Building a strong, trusting bond with your pup and becoming team-mates is so much more rewarding than existing dominance-based or pack leader training. So, what makes a great pet team?
Surprisingly, the tactics for creating a successful pet team are not that different to what makes a great human team, based on principles of trust, honesty, responsibility, and support. Here’s some pointers to help you get started:
- Setting up for success – provide opportunities for your dog to succeed. Give them the opportunity to learn and display calm behaviour in areas that are less stressful such as walking on quiet streets rather than main roads.
- Trusting each other – keep your dog away from things that make them feel vulnerable. Your dog will learn that you will not put them in situations where they feel like they need to defend themselves.
- Humble and honest – dogs being dogs will bark, dig, run, growl and sniff as natural dog behaviours. Dogs are individuals and have their own unique personalities. It is important we acknowledge when there is unnatural behaviour such as excessive barking or destructive behaviours, and positively work towards correcting these behaviours. If your dog struggles to settle and relax (ensuring their needs have been adequately met), this could be an indicator for more structure and training or a visit to the Vet.
- Strive to improve – learning never stops. Continue to make your dog as comfortable, happy, and stimulated as possible. Challenge their brains and encourage learning. You can find some great ideas here and here.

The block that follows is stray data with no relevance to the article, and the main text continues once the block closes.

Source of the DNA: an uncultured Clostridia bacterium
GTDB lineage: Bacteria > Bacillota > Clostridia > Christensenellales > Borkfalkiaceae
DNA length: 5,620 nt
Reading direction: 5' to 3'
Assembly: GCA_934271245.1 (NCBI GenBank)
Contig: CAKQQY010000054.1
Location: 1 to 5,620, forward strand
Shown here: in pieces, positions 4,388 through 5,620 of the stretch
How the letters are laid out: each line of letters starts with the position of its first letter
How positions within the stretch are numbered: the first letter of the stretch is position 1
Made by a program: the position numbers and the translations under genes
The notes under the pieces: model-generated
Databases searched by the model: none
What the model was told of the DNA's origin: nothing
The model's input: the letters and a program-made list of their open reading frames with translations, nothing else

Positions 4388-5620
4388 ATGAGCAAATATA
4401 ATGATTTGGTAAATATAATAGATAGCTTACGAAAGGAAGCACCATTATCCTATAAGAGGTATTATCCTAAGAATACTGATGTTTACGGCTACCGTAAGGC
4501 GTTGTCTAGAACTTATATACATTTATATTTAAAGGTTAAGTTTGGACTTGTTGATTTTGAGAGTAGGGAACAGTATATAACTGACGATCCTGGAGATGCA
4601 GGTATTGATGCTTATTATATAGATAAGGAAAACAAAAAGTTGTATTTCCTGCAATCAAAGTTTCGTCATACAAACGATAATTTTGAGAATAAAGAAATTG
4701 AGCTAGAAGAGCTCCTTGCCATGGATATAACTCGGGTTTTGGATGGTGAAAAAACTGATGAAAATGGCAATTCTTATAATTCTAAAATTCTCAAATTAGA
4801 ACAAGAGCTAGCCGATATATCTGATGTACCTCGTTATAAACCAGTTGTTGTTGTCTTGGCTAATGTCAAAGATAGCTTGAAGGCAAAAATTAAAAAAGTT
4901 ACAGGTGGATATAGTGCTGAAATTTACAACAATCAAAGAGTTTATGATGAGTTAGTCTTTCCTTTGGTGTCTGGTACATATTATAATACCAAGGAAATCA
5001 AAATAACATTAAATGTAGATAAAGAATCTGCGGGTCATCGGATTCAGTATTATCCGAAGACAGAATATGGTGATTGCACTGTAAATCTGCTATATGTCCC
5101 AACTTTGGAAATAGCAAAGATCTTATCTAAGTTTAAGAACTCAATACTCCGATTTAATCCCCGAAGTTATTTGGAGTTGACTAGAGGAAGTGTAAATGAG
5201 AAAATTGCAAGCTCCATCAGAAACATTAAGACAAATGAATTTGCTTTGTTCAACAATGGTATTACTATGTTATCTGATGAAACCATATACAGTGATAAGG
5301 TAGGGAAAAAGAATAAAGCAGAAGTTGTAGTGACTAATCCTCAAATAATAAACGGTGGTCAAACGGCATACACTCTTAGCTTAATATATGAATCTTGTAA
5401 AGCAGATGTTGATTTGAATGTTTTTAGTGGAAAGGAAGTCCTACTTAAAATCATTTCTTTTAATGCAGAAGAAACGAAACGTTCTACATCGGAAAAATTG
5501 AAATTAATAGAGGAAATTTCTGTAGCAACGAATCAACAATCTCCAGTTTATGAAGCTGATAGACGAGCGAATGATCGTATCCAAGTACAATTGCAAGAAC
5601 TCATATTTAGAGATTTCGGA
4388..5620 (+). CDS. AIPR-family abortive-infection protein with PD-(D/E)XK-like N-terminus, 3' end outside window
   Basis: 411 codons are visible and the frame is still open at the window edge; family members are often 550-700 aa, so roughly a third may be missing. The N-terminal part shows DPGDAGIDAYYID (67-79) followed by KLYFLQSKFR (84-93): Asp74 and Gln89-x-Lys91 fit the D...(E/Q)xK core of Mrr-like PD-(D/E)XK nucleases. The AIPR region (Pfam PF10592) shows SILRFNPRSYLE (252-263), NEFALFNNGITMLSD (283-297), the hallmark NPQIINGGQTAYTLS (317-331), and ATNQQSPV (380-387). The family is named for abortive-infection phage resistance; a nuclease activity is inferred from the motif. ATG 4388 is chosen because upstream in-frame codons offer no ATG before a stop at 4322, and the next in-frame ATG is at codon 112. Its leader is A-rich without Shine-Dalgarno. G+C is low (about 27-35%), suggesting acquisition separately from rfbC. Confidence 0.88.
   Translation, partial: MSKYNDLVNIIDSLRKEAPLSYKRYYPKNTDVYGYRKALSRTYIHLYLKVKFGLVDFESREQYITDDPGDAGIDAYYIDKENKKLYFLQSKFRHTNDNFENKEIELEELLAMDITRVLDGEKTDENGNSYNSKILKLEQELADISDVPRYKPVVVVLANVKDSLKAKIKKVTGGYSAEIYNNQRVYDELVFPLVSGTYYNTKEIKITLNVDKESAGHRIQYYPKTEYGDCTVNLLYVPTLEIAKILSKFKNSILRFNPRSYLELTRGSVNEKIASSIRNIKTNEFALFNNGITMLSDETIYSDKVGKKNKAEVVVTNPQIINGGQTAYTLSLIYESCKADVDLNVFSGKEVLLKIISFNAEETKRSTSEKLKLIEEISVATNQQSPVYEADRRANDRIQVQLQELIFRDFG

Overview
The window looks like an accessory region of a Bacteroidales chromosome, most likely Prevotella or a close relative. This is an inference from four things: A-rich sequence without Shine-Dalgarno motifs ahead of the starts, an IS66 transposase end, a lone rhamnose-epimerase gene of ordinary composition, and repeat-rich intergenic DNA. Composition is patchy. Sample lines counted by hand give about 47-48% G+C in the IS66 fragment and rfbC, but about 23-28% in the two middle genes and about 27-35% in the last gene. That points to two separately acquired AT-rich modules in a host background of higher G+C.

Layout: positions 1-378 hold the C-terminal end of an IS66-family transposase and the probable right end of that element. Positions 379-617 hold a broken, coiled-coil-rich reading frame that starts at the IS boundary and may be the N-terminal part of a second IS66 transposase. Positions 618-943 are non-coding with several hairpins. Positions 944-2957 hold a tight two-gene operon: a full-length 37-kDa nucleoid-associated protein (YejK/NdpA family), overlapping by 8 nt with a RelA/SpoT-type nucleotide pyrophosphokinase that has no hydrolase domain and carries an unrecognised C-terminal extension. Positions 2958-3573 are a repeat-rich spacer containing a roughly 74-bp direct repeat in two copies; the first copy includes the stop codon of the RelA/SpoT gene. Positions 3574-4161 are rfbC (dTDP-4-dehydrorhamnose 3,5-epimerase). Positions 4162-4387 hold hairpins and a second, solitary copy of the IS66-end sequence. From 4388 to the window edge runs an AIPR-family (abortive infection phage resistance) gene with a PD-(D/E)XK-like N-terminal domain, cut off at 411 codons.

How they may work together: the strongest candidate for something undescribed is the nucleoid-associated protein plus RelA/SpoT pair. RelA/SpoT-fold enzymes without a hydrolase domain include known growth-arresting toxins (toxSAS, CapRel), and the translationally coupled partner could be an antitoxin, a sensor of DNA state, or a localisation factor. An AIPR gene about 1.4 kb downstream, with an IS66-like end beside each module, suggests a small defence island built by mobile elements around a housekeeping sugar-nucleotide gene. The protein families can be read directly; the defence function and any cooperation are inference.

- Responsibility – invest time everyday teaching their pets how to be good citizens. A few minutes each day reinforcing the basics like “sit”, “stay”, “come” and so on help maintain great manners. Keep in mind, on-going, unnatural behaviours such as general nervousness, lack of engagement and not settling may reflect underlying anxieties which should be addressed with the help of your Vet.
- Managing expectations – it is useful to educate yourself on the basics of natural dog behaviours and body language. Expecting our dogs to behave in ways that are unnatural or have not been correctly taught will lead to stress for both you and your dog. Having this knowledge will help you to identify behaviours your dog may display that need further investigation.
Putting in the time and effort to build an amicable relationship with your dog can only be a positive. Not only will you be able to abundantly enjoy their company but together you’ll develop confidence to take on new adventures and learn skills with ease.
Any advice is general only and has not considered your personal circumstances, so may not be right for you. Cover is subject to the policy terms and conditions. You should consider the relevant Product Disclosure Statement or policy wording available from the relevant provider to decide if a product is right for you. Insurance products are issued by The Hollard Insurance Company Pty Ltd (ABN 78 090 584 473; AFSL 241436) and administered by PetSure (Australia) Pty Ltd (ABN 95 075 949 923; AFSL 420183) through our Authorised Representatives and our distribution partners.